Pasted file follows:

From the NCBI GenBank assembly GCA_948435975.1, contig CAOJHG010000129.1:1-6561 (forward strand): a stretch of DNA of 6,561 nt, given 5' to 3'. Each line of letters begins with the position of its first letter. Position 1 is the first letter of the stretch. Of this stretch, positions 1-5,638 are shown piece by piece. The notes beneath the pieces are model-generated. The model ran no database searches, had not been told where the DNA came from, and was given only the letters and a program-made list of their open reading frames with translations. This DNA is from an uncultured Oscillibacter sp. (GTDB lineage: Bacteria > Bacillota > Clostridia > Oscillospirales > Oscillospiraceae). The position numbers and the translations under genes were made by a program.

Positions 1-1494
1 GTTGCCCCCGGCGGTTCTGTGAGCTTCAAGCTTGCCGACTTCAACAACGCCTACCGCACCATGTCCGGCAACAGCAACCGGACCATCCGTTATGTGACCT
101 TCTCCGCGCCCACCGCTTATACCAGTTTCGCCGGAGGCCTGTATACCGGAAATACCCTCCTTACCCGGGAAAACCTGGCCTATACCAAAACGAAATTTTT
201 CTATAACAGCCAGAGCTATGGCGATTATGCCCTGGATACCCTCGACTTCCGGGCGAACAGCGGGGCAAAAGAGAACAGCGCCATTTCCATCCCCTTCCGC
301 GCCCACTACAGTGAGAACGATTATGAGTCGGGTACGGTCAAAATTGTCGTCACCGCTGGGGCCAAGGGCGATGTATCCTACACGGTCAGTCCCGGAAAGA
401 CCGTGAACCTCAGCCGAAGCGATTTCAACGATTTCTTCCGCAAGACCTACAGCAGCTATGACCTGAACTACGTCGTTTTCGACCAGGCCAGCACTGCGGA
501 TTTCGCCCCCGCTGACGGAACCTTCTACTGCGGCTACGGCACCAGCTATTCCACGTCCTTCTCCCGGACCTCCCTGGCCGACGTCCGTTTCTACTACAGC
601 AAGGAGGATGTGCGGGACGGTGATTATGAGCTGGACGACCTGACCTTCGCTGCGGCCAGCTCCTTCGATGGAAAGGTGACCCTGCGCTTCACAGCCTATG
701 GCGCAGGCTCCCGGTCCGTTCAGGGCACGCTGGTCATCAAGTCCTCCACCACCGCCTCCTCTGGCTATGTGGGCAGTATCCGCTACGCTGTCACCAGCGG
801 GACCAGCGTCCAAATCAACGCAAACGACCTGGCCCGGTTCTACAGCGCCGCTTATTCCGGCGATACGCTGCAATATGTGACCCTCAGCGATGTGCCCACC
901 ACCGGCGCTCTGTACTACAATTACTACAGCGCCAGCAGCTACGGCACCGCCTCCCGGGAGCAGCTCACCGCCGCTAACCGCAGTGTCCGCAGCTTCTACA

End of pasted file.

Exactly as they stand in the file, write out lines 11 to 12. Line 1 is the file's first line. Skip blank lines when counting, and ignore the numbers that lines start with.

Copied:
801 GACCAGCGTCCAAATCAACGCAAACGACCTGGCCCGGTTCTACAGCGCCGCTTATTCCGGCGATACGCTGCAATATGTGACCCTCAGCGATGTGCCCACC
901 ACCGGCGCTCTGTACTACAATTACTACAGCGCCAGCAGCTACGGCACCGCCTCCCGGGAGCAGCTCACCGCCGCTAACCGCAGTGTCCGCAGCTTCTACA